Really interesting to hear the story of how that all came together. I want to talk to you about your more recent releases on XL Recordings like Cash Romantic. I’m interested to hear about your process of shaping the sound behind these more recent releases.

T: By the time we moved away from the Arla series, we started using samples less and less, and we actually started making our own sample bank. We spent some time making up loops, synth lines and chord progressions that make a large sample bank that we now share. So a lot of these more recent tracks, their start points are from these samples we made. Gunk, for instance, is from a synth line that we originally came up with for our I Have A Love Remix, which is actually the last ever track we made at Bromley studios. So it was a really nice way for us to start Gunk off like that because that track – I Have A Love (Overmono Remix) – was a really special track for us. I think over the years, developing this sample bank that’s made of all our own samples, is a big part of our sound and serves as an important jumping off point for us. We started programming our own drums and aren’t doing much break-beat’s anymore. For example, the drums for Cash Romantic, the title track, is made from all programmed drums from a contact multi-sample drum pack. There’s no actual old sample break-beat, but instead everything’s much more processed.

“We always want to bring out the most grit and character we can out of things. Most of the time we have to use stuff in a way that they’re not designed to be used.”

That might be, for example, using an EQ to boost stuff so harshly that it starts distorting, but once you take that in the computer you can bring it back a little bit and take away some of the harshness.

“It’s about building layers of character and a sense of physical space. I struggle sometimes when listening to music that is too clinical or clean because there is this lack of physical space. That’s something we think about a lot; how the music itself sounds in relation to its space. Even if you’re listening with headphones with no interaction with the space around you, does it feel like it’s in its own space? And I think a lot of that comes from getting it out and running it through the different cables.”

It sounds like you’ve simplified or programmed your set up so that it’s more responsive to your making process, and that creates space for you to be more instinctive and expressive when shaping your sound. 

I’m curious to hear more about the story behind the imagery and visual content of your recent releases as well, and about your partnership with Rollo Jackson in creating that content.

E: There’s a few things that came together with the imagery. Mean dogs have traditionally been used in UK rave music like in old Drum & Bass records, and there was always this thing of dogs on chains snarling at the camera. It was something that became quite pastiche and didn’t age that well. Dobermans are perceived as these” vicious dogs”, but they’re not at all. That’s just how they’re trained and how people portray them to be. They’re actually really lovely and friendly dogs. So we thought “why don’t we do these sleeves with Dobermans on them?”. As soon as you tell someone “I have two Dobermans sat in a BMW on the cover of my album” they’re like “oh, that’s a bit cliché.”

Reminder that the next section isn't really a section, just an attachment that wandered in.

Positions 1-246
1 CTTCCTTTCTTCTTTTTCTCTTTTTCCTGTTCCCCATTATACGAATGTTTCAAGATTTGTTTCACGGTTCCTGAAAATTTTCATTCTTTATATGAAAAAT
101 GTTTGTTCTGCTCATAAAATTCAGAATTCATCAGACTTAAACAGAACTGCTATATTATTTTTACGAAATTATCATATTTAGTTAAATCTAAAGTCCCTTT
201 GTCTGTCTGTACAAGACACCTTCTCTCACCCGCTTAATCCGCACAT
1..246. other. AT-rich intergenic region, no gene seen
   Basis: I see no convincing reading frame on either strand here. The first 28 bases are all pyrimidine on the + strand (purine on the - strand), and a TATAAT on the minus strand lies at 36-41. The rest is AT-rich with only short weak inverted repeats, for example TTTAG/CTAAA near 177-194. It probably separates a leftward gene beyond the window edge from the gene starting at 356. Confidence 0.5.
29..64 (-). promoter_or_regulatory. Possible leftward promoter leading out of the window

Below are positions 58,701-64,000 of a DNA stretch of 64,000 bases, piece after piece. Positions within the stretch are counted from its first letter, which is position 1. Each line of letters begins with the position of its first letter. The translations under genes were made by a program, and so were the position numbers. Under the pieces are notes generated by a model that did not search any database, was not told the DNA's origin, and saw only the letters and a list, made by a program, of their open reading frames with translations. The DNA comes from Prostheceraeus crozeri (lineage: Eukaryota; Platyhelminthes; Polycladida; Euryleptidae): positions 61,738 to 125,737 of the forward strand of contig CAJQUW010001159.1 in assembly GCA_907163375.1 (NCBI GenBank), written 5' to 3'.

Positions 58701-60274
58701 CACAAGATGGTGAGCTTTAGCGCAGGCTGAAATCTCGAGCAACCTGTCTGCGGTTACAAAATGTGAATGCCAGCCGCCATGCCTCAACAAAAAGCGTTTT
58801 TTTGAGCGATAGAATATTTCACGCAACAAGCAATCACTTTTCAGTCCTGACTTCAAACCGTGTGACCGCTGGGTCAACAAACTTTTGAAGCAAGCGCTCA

T: And part gangster..

E: Yeah, haha! But they actually look quite playful and dopey, and in reality they are actually really playful.

“From a musical point of view that ambiguity of emotion is something we always gravitate towards. Something that feels like it’s between a few different emotional states. I think that’s what those dogs represent. Because of how we’re brought up to view Dobermans, when you portray them in a different way, you instantly feel like your are conflicted between different emotional states.”

You ask yourself “is this supposed to look aggressive and mean, or is it just lovely dogs being playful?”

Rollo (Jackson) has such an incredible eye and is able to see things in such a unique way. So many of the shoots we’ve done have been serendipitous. When we were shooting the cover for Everything You Need, it was in the carpark of the Bromley Football Club because we got kicked out of the other location. We showed up in a van with a couple Dobermans and a Boxer and they were like “what the fuck you guys doing?” haha

T: Haha, they were like, “get off our property!”

E: So we went to the football club and they were more accommodating. I just remember the sun coming out from behind the clouds and bouncing off the leather seats of the BMW, and we all looked at each other and were like that is it, that’s got to be the shot. And there’s still so much more to explore with that.

T: Also with Rollo, he’s so deeply involved in UK music culture. He has such a knowledge of UK dance music, specially London-centric forms of music, so he really gets where we’re coming from. Because of that we really feel like there’s a kinship there between us and we can really trust in his judgment of what we’re trying to achieve. Also, his judgment of what to avoid specially, like things that might be a bit pastiche, brings a fresh angle too while we explore things that we’re collectively into. 

I think this is a good point to ask you about your live shows and how this imagery ties into it. I’m curious to hear about how your live set up has evolved over the years and where you hope to take it next, as you are now embarking on on your UK, European and US headline tour.